Lessons from the Campaign Trail

Whew!  With the 2008 election season finally over, it almost feels anti-climactic not to be talking about “the issues” all the time with everyone I meet.  Over the last few weeks of the campaign, I volunteered some time for the Obama campaign, and was thrilled to see him win in such a landslide on election day.  But this is not a political blog, so here I offer some tips I learned along the way about how to effectively promote a social cause such a return to simpler living.

First, the Obama campaign succeeded largely because they were able to successfully brand themselves outside the traditional political system.  Rather than “Vote Democrat”, they emphasized “Vote for Change”, a tag line that excluded far fewer potential voters.  When framing a campaign to raise awareness, sticking to the issues and resisting the urge to paint yourself in one camp or another is a valuable tool for reaching across to people who might not share all of your views, but who are passionate about an issue that you are too.

Also, the campaign made excellent use of people’s strengths, asking them to donate whatever they could, and allowing them to contribute in the best way the knew.  This meant that rather than a shy computer genius signing up and getting told to go hit the streets and talk to people, they were encouraged to do what they knew best… design a computer interface that allowed for easier donations, in this example.  Campaign benefits, and the volunteers feels that their talents were put to good use toward a real contribution without trying to pound square pegs into round holes.  Being mindful of people’s preferences is very important, especially in a situation in which you depend on volunteerism to complete your goals. That being said, I was asked if I wanted to hit the streets on election day, and though it wasn’t something that would generally appeal to me, I found the experience so uplifting, I can’t wait to do it again.  But the fact that it wasn’t shoved down my throat had a lot to do with that.

On another level but related, the Obama campaign made use of people’s existing resources in a way that most previous presidential bids have not.  In the past, volunteers would show up at a call center with all the resources needed to promote the cause, assigned, and then controlled centrally from this point.  This year, people organized home calling parties, a la MoveOn.org’s movie watching parties, and left it to participants to bring laptops, cellphones, and other necessary equipment to make the calls.  This was accomplished through good use of an internet hub, the Obama website, which allowed volunteers to access necessary information in one spot from anywhere.  They also gave each volunteer a blog to share their experiences with one another.  So if you had a sudden urge to call people at 9am Saturday morning, you could log on, find a list of people in swing states who needed to be called, and do that from the comfort of your own home.  Brilliant.  Careful planning of the central hub allowed for a diverse and decentralized force of volunteers to stay organized.  And by using people’s inherent talents, Obama was able to recruit a young and diverse set of talents to his cause, ending up with an iconic poster by one of my favorite artists, Shepard Fairey, a 26 year old speech writer who had everyone crying on election night, a social media campaign designed by one of the top dogs at Facebook, and a legion of dedicated campaigners who’d never even considered getting involved before.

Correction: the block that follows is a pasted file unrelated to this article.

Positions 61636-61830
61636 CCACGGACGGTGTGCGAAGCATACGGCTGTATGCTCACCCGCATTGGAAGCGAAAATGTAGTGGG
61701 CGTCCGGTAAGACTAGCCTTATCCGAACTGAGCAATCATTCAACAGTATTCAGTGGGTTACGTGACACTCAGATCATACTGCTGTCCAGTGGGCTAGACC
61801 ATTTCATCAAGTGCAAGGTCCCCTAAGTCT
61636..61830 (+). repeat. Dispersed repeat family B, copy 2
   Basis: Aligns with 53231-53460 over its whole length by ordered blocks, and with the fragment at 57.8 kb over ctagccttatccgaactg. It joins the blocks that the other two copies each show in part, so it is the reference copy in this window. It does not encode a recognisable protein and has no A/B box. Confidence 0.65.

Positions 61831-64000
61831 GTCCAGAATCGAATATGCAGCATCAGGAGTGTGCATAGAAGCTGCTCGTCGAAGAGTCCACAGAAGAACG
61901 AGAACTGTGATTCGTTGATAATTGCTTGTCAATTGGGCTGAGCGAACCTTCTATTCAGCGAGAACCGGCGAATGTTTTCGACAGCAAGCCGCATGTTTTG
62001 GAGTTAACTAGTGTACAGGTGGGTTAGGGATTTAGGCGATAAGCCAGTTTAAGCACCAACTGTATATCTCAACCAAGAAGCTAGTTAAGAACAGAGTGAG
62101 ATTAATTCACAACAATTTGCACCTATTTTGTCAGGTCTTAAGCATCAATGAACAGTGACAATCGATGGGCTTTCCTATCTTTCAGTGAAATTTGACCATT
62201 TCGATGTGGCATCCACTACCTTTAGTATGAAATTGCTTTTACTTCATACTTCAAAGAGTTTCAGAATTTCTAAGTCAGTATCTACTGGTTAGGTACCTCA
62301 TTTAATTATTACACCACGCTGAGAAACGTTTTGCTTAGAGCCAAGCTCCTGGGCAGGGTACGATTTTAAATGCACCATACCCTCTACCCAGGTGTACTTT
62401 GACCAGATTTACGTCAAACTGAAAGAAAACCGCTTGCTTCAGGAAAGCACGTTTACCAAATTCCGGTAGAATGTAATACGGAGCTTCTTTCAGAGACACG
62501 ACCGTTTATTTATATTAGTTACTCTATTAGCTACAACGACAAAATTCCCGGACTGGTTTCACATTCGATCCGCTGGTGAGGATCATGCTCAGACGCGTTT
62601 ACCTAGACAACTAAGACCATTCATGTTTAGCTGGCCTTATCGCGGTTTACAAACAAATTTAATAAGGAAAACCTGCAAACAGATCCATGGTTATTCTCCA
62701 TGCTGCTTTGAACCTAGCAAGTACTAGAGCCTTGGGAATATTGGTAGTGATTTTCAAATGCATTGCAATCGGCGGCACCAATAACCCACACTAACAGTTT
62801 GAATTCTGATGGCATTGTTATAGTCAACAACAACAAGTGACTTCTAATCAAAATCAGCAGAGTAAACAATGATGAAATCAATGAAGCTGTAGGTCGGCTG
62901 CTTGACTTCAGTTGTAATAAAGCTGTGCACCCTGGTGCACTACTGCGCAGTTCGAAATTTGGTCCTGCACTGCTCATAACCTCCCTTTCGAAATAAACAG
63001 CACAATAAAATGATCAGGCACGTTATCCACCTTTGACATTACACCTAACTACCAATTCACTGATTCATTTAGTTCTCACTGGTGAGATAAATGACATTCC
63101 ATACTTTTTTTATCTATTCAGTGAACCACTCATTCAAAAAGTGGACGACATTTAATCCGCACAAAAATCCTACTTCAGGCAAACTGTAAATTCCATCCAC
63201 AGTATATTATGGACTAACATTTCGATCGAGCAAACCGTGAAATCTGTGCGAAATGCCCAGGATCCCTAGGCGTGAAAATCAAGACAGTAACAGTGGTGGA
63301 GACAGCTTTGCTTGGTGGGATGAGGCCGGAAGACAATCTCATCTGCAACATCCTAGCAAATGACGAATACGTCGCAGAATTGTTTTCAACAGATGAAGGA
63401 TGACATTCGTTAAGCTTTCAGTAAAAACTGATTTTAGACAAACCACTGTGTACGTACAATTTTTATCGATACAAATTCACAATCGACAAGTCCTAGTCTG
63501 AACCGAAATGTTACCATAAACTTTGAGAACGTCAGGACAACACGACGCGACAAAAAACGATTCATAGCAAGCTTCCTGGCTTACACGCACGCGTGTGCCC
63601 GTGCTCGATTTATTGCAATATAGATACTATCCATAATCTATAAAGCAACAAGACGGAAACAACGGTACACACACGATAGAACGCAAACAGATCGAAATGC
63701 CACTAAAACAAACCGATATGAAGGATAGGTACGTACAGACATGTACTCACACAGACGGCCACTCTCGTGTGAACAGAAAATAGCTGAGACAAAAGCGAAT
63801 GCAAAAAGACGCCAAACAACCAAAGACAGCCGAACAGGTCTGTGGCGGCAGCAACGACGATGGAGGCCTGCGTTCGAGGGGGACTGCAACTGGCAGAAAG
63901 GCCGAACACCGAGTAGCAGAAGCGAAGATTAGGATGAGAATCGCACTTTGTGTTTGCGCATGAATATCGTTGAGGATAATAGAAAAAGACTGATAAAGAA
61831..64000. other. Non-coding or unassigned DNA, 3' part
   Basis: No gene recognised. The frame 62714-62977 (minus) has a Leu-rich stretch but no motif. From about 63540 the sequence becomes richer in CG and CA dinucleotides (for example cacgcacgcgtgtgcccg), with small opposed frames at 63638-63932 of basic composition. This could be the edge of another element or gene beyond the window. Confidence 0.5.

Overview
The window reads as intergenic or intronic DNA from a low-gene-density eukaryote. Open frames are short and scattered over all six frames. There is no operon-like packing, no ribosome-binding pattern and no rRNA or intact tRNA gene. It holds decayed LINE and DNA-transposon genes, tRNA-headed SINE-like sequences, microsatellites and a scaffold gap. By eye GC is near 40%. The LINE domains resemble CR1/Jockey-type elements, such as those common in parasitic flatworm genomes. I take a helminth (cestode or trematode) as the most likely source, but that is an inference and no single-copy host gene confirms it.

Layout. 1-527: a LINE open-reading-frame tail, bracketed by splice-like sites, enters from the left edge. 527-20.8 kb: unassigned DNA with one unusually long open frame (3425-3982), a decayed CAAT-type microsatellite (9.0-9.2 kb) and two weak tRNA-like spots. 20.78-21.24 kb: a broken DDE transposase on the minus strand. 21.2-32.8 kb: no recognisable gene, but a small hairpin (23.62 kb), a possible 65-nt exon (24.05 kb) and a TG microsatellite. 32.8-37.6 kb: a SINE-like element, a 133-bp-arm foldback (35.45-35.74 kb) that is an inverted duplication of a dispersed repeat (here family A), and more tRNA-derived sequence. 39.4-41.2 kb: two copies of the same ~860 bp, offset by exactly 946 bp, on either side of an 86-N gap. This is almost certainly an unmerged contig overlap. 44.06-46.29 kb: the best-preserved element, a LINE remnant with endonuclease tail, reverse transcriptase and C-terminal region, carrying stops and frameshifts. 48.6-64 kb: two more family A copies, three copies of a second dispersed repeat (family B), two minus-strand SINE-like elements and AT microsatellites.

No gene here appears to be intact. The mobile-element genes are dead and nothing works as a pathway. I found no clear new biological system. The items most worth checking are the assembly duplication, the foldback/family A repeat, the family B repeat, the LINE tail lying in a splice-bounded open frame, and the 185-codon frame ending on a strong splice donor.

Fourth, and perhaps most importantly, the campaign strongly emphasized a “no drama, vote for Obama” ethos that carried through to the volunteer level.  Volunteers and campaign workers were there for one thing only, to help Obama win, and they managed to avoid most of the infighting that is usually associated with political campaigns.  By running things like a business, keeping to set goals and the fulfillment thereof, personal differences became less and less important.  After all, if you and your buddy both care about composting but disagree strongly on, for example, the benefits vs. risks of offshore drilling, there’s no reason to hamper your home composting conference with discussion of drilling when you are trying to teach 100 people how to set up a worm compost bin.  Stay to the stated goals, accomplish them, then set new, loftier goals!

This was a historic campaign in every sense of the word, and I’m sure the coming weeks will see many more positive strategies identified as routes to Obama’s great success.  Me, I’ll be kicking back and letting my feet rest a little from all that walking, and thinking about ways that I can use those same lessons from above to make Solarious the best resource ever for people trying to escape the trappings of on-grid living. To everyone who voted last week for either candidate, I heartily salute you for taking an active part in shaping the future of American politics.  After all, changes don’t make themselves, and true democracy depends on its constituents to frame the dialogues that will guide its elected leaders.

Now that election season is over, I’ll have more time again to post here, so check back for upcoming profiles of some amazing companies who are taking green living to the next level.  Because in today’s marketplace, you vote just as strongly with your pocketbook as your ballot.  We can, we did!

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